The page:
Month-by-Month Gardening Resolutions | Gardening Basics

Your yard will have its best year yet when you set and keep these month-by-month gardening resolutions!

Ready for your best garden year ever? Start with these gardening resolutions, designed to give you a fuller, richer gardening experience. Learn, grow, and enjoy your flowers and veggies like never before!

January: Start a Garden Journal

Gardening Resolutions

Make this year the one you finally start documenting your garden experiences. Sketch your ideas, make lists from seed catalogs, capture inspiration, record what works…and what doesn’t. Try the simple route with a notebook, expand your journal with photo pages, or go digital and start a blog or other online journal.

February: Add New Houseplants to Your Collection

houseplant

Noelle Johnson

Longing for the fresh scent of growing things, and wishing you had your hands in the dirt already? Satisfy your gardening hunger with houseplants. They’re more than just pretty; houseplants offer health benefits like cleaner air. Try these top 10 hard-to-kill houseplants.

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March: Embrace Technology by Using a New Planning or Identification Tool

Many of us look to gardening as a chance to leave screens and WiFi behind. But there are a variety of online tools that can enhance your outdoor experiences. Cold winter months are a great time to explore them. Try the Kitchen Garden Planner from Gardener’s Supply Co.

April: Attend a Gardening Class, Online or In-Person

With warmer weather on the horizon, get ready for a great year in your garden by learning some new skills. County extension offices often offer free or low-cost classes; contact them for a list. Your local botanical garden or garden club should have some great options, too.

Check out 13 ways to take your backyard garden from good to great.

May: Try to Attract One New Butterfly by Growing Its Host Plant

Butterfly Host PlantsJana Brady
Black swallowtail caterpillars on dill.

The best way to attract new butterflies to your garden is by providing the plants used by their caterpillars, called host plants. Each butterfly has its own host plant or plants, so you’ll need to do a little research first. Remember, caterpillars will be chewing on these plants so they won’t always look their best. Plant them in an area where they’re not highly visible if this will bother you as a gardener.

Discover myths and facts about butterfly host plants.

June: Grow Something New to Eat

Organic Farmer's Market Penticton Okanagan Valley

laughingmango/Getty Images

Veggie gardeners tend to stick to tomatoes, beans, peppers, and other familiar edibles. Every kitchen herb garden has mint, parsley, and thyme. This year, branch out and try something new! Visit the garden center and get inspired to grow new veggies, like tomatillos and bok choy. And try these little-known herbs.

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July: Visit a New Botanical or Public Garden

Huntsville Botanical Gardens Water GardenIfistand/Getty Images
Huntsville Botanical Garden

By this time of year, gardens are at their best in most places. Take advantage of the splendor and visit a new botanical garden or public garden in your area. You’ll find inspiration for your own garden, discover new plants, and maybe even meet some new and interesting people. If you really love your local garden, consider volunteering your time there for an even richer experience.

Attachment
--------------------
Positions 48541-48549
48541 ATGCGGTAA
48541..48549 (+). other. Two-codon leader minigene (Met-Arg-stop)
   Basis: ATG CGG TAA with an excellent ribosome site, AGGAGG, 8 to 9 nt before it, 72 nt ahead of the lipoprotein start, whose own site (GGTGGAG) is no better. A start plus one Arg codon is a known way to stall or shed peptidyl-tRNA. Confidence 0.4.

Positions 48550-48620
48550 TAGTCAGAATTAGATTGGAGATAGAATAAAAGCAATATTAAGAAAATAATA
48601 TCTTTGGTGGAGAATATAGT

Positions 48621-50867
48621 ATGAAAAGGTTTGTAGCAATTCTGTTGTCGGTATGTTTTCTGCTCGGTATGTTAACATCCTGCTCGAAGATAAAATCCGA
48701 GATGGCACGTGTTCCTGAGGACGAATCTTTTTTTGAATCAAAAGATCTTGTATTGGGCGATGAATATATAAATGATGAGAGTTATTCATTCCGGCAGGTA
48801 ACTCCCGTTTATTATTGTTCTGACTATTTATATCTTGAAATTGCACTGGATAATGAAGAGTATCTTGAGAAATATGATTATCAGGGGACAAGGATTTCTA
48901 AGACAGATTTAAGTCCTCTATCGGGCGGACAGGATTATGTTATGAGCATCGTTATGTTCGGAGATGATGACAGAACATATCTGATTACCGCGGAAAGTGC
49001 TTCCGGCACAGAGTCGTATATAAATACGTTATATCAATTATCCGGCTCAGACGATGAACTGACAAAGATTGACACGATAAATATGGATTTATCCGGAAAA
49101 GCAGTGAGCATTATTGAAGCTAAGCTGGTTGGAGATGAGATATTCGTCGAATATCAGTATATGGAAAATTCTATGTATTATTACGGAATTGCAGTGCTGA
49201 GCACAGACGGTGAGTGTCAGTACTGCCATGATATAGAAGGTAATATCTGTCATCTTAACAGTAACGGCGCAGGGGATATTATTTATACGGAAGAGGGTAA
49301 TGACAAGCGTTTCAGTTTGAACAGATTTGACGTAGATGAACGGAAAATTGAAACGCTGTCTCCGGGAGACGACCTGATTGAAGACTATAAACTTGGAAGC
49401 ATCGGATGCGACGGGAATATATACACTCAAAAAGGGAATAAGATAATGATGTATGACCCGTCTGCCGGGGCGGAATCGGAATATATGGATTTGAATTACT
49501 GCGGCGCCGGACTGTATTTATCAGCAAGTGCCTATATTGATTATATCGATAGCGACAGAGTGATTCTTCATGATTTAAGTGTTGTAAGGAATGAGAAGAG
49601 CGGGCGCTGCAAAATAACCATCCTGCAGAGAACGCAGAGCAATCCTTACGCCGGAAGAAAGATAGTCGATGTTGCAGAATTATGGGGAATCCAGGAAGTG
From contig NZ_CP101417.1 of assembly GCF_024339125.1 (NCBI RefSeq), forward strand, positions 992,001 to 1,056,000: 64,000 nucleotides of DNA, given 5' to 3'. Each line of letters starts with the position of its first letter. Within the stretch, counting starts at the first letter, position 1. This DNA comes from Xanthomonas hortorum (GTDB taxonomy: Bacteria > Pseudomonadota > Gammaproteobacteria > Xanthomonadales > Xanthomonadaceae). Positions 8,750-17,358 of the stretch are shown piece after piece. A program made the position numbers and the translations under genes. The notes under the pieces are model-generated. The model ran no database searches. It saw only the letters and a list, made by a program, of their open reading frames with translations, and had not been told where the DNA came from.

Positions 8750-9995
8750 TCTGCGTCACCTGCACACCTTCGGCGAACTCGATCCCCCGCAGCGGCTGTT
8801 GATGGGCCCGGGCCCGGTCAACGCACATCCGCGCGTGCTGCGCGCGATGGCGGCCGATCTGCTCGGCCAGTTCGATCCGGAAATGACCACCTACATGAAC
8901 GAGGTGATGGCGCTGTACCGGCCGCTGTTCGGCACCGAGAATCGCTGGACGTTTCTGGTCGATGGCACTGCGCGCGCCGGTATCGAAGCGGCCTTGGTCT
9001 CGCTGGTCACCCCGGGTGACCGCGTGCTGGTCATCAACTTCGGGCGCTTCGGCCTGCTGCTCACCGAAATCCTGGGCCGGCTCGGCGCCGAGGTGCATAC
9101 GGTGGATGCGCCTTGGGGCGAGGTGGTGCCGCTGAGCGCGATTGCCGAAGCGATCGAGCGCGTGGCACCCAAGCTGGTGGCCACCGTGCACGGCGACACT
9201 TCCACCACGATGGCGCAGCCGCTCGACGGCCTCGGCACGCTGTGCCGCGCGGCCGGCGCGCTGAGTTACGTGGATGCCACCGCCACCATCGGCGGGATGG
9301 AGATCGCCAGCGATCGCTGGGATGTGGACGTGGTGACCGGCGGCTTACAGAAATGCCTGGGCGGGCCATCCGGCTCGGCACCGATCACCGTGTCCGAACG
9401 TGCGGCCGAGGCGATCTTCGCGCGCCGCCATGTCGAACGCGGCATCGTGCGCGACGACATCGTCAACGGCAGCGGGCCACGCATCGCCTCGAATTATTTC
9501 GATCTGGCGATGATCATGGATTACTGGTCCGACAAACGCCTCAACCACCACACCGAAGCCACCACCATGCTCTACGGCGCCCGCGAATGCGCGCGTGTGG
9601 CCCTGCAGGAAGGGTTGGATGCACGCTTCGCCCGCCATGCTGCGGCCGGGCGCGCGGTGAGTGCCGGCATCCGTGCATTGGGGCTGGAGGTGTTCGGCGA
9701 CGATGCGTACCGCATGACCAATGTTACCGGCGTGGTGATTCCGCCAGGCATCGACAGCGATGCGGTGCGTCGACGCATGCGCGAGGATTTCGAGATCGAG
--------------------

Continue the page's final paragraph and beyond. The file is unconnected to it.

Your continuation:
Discover 23 of the most beautiful gardens in America.

August: Take Photos of Your Garden 

eastern bluebird

Courtesy Candy Brus

Since most of us have cameras in our pockets most of the time these days (in the form of smartphones), make a resolution to actually take photos of your garden in its prime this year. Snap lots of photos of your flowers, trees, and garden visitors. Don’t worry about organizing them now. Save that project for snowy winter days.

Check out 14 proven hummingbird photography tips.

September: Dry Flowers and Herbs 

Some of your favorite garden flowers dry well for use in indoor arrangements. Sedums, lavender, asters, and chrysanthemum all work very well as dried flowers. Almost any herb can be dried for use in teas and other recipes.

Follow these tips for saving tomato and veggie seeds from your harvest.

October: Clean and Repair Tools Before Putting Them Away

fall cleanup

A. Hart/Getty Images

Imagine if you opened your garden shed in the spring and every tool was clean, sharpened, and ready for use. Let this be the year you make that happen.

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Fall cleanup: 8 garden chores you should never skip.

November: Serve at Least One Food at Thanksgiving That You Grew Yourself

Basket of Vegetables

Mabel Bangs

Now’s the time to benefit from the new veggies and herbs you planted back in the summer! Take pride in your harvest and share your successes with friends and family at the Thanksgiving table. It’s also a good chance to urge others to give vegetable gardening a try.

Learn how to prepare your garden for winter in two days.

December: Give Gifts From Your Garden

Remember those flower photos you took over the summer? Use them to create photo calendars, fridge magnets, or unique Christmas tree ornaments from your best shots. Craft sweet sachets from lavender you grew, or give jars of dried herbs from your garden. Gifts of seeds saved from your own flowers are also special, so try your hand at making these throw-and-grow seed balls.

Check out 5 more DIY holiday gift ideas from the garden.

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